Millennia TD-1 Recording System
The Millennia TD-1 Recording System is the ultimate recording front-end for the engineer or musician on-the-go. The Millennia TD-1 is a half-rack, single channel Class A recording system offering dual REAMP outputs, selectable impedances, nine outputs, fully parametric EQ, Speaker Soak , HV-3 mic preamp with 65 dB gain, nine outputs, three transformers.
The Millennia TD-1 Recording System is a powerhouse for guitar recording, allowing the discriminating recording engineer a myriad of options for tracking and re-amplifying DI signals. First up, the TD-1 offers a Twin Topology DI - giving you the best of both worlds in TUBE and FET Direct Injection for guitar, bass, keyboards and more. But things get interesting with Guitar power amp inputs, featuring Millennia's Speaker Soak technology. With this switch engaged, you're able to take a parallel feed from a guitar amplifier or speaker cabinet during live or studio performance and record it in the best possible fashion (A speaker cabinet MUST still be connected - The TD-1 is not a speaker load! Read the Manual FIRST!). And when it's time to reamp, the TD-1 really struts it's stuff with magnetic emulation of either single-coil (REAMP I) or humbucker (REAMP II) pickups to provide the right impedance relationship with the amplifier. And if all of that is not enough, there is an onboard "Millennia-quality" headphone amplifier for direct monitoring.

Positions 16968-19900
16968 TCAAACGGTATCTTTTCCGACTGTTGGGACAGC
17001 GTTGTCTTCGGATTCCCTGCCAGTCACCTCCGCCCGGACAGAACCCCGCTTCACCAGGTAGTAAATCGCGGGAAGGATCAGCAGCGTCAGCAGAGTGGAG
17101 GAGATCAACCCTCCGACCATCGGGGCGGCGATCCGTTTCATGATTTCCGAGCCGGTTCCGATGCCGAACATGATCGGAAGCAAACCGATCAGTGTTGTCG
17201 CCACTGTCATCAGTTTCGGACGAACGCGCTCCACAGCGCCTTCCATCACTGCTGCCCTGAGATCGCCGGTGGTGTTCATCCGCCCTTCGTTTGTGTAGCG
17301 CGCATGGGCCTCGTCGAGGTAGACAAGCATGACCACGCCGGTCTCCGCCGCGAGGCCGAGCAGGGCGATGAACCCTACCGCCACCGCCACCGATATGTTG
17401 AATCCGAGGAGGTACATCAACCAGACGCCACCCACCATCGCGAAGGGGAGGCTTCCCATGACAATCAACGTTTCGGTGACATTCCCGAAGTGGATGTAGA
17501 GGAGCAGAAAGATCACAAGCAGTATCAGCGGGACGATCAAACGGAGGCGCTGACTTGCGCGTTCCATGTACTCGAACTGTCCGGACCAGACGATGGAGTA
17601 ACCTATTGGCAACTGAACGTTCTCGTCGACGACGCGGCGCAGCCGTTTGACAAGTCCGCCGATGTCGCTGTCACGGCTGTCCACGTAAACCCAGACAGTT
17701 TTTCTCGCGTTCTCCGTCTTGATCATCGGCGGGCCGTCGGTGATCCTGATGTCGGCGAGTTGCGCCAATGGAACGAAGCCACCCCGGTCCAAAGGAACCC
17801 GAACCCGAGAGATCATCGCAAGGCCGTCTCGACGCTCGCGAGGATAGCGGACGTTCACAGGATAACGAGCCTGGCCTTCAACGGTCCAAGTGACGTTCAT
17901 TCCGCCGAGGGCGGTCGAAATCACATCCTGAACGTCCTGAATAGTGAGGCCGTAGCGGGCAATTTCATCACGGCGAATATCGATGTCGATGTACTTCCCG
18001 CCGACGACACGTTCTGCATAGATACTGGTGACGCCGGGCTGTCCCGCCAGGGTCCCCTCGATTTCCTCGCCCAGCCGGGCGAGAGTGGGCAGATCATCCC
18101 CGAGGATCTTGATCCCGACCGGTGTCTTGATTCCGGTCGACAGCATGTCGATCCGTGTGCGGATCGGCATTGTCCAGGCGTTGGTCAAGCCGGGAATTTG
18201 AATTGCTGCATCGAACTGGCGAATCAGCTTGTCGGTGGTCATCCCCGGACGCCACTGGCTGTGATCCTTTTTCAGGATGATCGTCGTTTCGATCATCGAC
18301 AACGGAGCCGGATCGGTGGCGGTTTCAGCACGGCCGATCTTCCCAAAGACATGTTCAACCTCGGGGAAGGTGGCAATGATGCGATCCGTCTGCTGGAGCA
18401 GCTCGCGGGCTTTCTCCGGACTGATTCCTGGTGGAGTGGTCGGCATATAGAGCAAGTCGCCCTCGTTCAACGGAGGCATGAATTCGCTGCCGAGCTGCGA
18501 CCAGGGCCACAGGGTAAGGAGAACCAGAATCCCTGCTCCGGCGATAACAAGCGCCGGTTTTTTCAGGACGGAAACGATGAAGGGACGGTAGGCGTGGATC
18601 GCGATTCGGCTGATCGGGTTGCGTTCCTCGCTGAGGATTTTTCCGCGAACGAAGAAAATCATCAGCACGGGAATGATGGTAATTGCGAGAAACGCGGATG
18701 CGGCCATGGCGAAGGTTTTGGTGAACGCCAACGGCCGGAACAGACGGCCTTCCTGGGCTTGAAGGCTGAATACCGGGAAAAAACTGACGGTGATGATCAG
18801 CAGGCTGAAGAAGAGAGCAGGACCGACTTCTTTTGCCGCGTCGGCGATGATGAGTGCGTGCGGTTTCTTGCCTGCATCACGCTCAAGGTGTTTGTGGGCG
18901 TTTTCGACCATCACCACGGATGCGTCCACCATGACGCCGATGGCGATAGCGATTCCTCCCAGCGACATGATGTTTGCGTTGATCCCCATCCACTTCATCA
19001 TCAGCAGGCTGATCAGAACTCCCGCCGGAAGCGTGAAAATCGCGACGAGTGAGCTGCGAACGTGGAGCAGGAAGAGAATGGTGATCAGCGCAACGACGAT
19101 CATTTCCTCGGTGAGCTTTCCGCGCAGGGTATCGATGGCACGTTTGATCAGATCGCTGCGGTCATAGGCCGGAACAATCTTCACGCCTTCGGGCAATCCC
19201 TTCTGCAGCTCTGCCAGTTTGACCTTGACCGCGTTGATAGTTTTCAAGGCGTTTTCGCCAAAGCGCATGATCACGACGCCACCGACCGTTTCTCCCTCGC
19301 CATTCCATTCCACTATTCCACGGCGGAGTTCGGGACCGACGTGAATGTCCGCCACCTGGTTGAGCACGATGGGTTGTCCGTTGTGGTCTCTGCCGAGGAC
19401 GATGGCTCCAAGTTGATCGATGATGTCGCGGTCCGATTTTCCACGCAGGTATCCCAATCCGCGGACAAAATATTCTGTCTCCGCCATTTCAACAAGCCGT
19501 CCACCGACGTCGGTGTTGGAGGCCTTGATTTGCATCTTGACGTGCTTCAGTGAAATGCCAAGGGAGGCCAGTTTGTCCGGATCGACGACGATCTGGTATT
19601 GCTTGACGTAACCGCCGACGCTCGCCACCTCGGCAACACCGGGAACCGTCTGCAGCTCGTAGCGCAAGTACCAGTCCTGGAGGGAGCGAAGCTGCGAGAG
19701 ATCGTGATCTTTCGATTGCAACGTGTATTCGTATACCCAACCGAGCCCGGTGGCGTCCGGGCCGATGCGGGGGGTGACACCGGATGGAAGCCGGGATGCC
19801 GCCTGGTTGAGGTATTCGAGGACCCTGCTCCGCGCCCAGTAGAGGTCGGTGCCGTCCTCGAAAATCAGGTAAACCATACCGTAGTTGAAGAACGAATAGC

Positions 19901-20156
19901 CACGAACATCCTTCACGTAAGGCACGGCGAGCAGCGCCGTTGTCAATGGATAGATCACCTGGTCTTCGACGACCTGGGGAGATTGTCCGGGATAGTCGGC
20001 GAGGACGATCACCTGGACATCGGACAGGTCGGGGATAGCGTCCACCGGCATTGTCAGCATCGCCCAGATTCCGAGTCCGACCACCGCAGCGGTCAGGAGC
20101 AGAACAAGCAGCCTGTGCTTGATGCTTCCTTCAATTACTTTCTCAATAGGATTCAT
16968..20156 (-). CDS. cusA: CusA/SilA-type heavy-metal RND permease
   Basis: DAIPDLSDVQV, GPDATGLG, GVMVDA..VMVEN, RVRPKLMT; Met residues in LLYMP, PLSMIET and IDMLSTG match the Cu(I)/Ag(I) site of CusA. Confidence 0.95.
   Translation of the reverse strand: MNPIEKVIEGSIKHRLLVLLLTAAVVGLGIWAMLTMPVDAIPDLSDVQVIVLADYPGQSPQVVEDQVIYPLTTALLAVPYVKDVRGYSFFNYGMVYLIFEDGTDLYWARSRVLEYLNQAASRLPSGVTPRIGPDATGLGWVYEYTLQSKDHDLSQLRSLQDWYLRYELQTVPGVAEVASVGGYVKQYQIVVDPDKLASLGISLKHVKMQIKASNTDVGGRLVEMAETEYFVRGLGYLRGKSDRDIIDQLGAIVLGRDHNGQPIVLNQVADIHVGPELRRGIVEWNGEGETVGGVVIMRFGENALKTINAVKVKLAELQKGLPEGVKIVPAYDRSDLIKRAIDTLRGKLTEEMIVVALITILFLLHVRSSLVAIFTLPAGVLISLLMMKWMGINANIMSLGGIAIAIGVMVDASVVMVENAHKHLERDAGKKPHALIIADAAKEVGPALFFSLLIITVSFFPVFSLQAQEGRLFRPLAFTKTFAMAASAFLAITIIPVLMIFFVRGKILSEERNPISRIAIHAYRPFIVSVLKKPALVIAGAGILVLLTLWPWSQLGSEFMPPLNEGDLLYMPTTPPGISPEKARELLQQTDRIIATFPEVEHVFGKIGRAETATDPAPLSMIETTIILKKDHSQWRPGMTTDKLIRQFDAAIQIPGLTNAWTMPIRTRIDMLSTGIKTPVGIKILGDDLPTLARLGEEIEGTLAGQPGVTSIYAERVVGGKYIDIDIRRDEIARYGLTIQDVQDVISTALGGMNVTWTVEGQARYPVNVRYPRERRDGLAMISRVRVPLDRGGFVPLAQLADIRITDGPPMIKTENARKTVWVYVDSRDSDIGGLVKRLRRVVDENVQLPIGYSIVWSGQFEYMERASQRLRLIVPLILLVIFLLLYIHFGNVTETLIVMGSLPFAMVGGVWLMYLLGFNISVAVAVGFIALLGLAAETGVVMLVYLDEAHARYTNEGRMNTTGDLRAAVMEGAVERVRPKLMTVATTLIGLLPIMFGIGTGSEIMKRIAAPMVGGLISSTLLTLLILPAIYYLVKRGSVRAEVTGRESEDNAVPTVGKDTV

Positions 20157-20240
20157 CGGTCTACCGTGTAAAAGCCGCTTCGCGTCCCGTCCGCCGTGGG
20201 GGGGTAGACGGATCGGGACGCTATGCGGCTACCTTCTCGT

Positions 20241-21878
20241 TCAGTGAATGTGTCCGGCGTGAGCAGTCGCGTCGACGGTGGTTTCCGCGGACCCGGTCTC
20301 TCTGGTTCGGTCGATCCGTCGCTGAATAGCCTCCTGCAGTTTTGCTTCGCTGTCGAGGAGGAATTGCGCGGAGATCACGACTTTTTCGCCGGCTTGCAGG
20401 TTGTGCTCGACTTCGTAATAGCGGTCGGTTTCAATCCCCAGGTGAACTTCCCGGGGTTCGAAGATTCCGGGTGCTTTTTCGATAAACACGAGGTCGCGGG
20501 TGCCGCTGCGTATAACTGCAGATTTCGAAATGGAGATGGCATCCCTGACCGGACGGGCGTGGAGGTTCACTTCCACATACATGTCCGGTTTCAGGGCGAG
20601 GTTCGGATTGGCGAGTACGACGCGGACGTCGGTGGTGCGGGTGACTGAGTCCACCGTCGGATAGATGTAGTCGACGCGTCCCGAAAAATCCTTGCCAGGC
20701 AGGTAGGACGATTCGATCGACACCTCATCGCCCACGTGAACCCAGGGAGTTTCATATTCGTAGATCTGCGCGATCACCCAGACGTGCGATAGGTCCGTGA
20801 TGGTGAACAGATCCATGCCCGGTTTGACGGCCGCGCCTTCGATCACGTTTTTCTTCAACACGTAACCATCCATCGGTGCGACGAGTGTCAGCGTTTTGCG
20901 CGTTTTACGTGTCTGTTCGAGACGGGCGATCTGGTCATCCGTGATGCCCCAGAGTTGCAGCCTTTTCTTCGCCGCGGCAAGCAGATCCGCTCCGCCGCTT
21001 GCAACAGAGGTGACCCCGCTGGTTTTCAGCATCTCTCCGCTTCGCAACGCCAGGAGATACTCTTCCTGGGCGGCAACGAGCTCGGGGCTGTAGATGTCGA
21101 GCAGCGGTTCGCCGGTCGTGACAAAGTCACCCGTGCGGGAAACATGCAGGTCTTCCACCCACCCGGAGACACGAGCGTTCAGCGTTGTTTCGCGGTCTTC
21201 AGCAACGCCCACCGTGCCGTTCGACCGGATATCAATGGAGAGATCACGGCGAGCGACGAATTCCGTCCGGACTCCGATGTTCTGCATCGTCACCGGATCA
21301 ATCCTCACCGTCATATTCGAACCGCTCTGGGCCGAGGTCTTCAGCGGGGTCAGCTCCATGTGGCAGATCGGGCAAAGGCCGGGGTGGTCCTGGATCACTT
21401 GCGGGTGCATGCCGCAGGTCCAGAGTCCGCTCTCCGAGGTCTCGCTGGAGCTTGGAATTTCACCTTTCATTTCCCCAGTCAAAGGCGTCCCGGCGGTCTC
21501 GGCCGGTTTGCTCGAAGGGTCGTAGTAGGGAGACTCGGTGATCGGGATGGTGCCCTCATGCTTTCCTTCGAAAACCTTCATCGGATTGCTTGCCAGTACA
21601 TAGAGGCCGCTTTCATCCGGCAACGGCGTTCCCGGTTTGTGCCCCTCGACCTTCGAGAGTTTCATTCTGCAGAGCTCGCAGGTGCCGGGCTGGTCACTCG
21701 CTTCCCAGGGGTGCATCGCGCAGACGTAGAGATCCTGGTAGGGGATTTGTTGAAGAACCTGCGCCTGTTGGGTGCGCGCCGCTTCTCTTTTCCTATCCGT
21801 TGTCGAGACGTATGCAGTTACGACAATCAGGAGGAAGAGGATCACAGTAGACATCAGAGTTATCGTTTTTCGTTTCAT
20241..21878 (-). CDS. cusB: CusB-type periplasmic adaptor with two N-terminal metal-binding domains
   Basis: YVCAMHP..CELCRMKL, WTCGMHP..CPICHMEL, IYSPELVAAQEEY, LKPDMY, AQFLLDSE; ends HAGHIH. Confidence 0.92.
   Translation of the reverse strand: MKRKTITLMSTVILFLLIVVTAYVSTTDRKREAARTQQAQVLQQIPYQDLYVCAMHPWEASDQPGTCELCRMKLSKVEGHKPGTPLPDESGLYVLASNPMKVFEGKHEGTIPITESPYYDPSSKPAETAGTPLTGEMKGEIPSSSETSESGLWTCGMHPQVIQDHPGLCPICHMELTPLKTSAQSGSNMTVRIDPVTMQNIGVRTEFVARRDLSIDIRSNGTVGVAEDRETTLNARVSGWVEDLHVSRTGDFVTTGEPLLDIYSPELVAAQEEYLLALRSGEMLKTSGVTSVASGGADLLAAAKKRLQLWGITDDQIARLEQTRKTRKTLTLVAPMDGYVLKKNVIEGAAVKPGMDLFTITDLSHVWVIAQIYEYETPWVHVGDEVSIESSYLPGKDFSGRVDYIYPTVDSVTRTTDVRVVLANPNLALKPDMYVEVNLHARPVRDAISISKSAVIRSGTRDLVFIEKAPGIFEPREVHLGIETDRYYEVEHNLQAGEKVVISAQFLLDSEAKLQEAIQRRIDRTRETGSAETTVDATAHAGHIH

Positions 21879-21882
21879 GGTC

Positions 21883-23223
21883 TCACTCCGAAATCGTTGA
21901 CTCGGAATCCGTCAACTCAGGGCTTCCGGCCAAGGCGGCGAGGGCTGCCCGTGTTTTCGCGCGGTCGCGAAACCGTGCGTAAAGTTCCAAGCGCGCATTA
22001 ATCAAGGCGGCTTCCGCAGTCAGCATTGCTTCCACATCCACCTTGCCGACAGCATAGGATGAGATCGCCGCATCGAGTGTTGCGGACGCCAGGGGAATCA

As you can see, the Millennia Millennia TD-1 Recording System is not just a compact or feature-limited SST-1 Origin, the TD-1 is a full-on task-specific studio tool for engineers and musicians who demand the best quality and performance in the studio or on stage, with a maximum of flexibility and usability. The TD-1 is yet another piece of Millennia gear that makes us here at Front End Audio proud to offer Millennia's wares!
Millennia TD-1 Recording System Features
- Four distinct inputs can be optimized for any source
- Instruments - Twin Topology DI channel; dual-triode 12AT7 vacuum tube or discrete FET solid state
- Microphones - discrete solid state HV-3 microphone preamplifier
- DAW or tape outputs - Discrete solid state line level amplifier
- Guitar power amp inputs - Speaker Soak technology
- Powerful yet musical tonal shading
- Two bands of mastering-grade NSEQ-2 parametric Eq; 20 Hz to 20 kHz center frequency, 0.4 to 4.0 Q
- Optimized DI input for any instrument with variable 470 k / 2 M / 10 M impedance
- Nine outputs for unlimited functionality
- Patented Re-Amp outputs with custom-designed magnetics emulate Les Paul and Strat pickups
- Audiophile headphone output
- Balanced and unbalanced monolithic outputs
- Balanced and unbalanced discrete FET outputs